At the time of my last update Victoria had achieved the unthinkable - three days in a row with no new Covid 19 infections. Just a few months ago we were in a much different position, with daily new infections over 700. I am pleased (actually ecstatic) to announce that the sequence of "donut days" has continued for another week. We have now had 10 consecutive days with no new infections and no deaths. Perhaps even more remarkably, we now have only 4 active cases remaining in our entire state.

    Today we take another big step towards reclaiming our freedoms. The much hated "ring of steel" around Melbourne has been removed, along with the 25 km travel restriction. All Victorians can now leave their houses whenever they wish and travel as far as they want. After being confined for so many months, it represents a massive change.

    Not so popular was the news that we can still only have two visitors per day to our homes and a maximum of 10 people can take part in an outside activity. That means that extended family dinners and large group bike rides are off the agenda for at least another two weeks.

    Against the backdrop of our improving Covid 19 status, we have daily reminders of how dire the situation still is in most of the world. This is especially the case in the USA and Europe where the daily infection numbers are setting new records virtually every single day.

    The USA has had another event to distract from the long-running Covid show. Last Tuesday was the US presidential election. While the rest of the world looked on and hoped that the four-year Trump debacle would finally come to a peaceful end, in the USA the outcome was not so sure. For millions of underpaid and undereducated Americans, Trump has become some sort of cult leader. The more outrageous his behaviour becomes, the more they seem to adore him. It is sad but true.

    The lead up to the election has seen the USA more and more divided into two warring camps. On numerous occasions we have seen news footage of heavily armed Trump supporters marching through the streets, threatening a civil war if they do not get the result they want.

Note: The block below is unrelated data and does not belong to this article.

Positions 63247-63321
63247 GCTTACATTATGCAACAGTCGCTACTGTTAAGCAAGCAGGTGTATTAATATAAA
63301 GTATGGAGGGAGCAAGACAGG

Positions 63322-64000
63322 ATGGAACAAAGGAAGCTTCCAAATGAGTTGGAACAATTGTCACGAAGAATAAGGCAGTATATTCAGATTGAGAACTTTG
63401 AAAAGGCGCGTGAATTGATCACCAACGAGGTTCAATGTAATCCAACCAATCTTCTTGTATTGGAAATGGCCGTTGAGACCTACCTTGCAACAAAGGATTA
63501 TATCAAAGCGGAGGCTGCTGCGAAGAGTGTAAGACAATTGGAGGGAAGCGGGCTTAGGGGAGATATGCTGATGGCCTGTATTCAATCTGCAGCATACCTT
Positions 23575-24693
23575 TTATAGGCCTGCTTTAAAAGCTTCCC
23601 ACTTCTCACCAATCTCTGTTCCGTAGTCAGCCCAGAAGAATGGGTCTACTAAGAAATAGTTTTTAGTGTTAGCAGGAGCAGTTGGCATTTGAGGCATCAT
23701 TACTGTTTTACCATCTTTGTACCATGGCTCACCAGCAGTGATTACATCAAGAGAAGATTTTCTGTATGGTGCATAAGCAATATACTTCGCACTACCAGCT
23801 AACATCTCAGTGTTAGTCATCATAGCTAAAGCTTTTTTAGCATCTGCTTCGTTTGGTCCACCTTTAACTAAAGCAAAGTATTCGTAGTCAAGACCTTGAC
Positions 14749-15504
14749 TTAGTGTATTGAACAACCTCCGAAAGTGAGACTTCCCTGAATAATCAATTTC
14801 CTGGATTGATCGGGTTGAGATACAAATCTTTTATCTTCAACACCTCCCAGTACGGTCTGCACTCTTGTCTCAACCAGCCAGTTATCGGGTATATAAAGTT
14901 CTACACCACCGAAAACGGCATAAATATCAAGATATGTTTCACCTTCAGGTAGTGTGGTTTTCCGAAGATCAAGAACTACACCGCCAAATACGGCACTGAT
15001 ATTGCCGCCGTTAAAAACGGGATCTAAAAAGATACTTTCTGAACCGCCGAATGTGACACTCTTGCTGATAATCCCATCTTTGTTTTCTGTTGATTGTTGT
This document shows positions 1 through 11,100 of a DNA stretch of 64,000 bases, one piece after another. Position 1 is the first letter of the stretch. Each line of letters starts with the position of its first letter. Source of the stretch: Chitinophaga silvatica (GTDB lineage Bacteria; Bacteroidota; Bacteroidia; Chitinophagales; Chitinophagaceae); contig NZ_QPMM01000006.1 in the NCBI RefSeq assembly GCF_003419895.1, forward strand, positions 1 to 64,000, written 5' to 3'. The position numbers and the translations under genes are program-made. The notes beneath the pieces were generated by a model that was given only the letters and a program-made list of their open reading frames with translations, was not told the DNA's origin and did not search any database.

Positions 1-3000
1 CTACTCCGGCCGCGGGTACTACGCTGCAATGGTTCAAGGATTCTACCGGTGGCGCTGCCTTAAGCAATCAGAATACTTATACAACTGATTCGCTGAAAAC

The best possible outcome would have been for a decisive victory for the Democratic candidate Joe Biden. Although at 78 years old he appears to already have one foot in the grave, he does seem to be a decent and honest man. At such a precarious time in world history, perhaps the voice of reason and experience is what is really needed.

    It did not turn out that way. Due to a record number of postal votes having been lodged, the counting continued day after day. It soon became evident that the final result was going to be tight. After several days passed, Joe Biden slowly moved into the lead. Eventually, on Sunday, he was finally declared to be the clear winner.

    That would normally be the end of the matter. At that point, the loser generally contacts the winner to offer their congratulations and best wishes. Trump was never going to behave in such a gracious way. Instead, he has bunkered himself down in the White House, sending out a torrent of uppercase tweets, These childish ravings accuse the Democrats of having "stolen" the election. He also seems to think that all the postal votes are "illegal" (apart from the ones that favour him). It is looking increasingly likely that he will need to be dragged out of the Oval Office, while he stages a full-blown kiddy tantrum.

    I guess you can add the weird goings-on in the USA to the huge list of unbelievable events that have already taken place in 2020. What a year this has turned out to be.
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  • Day246

    A Feast of Donuts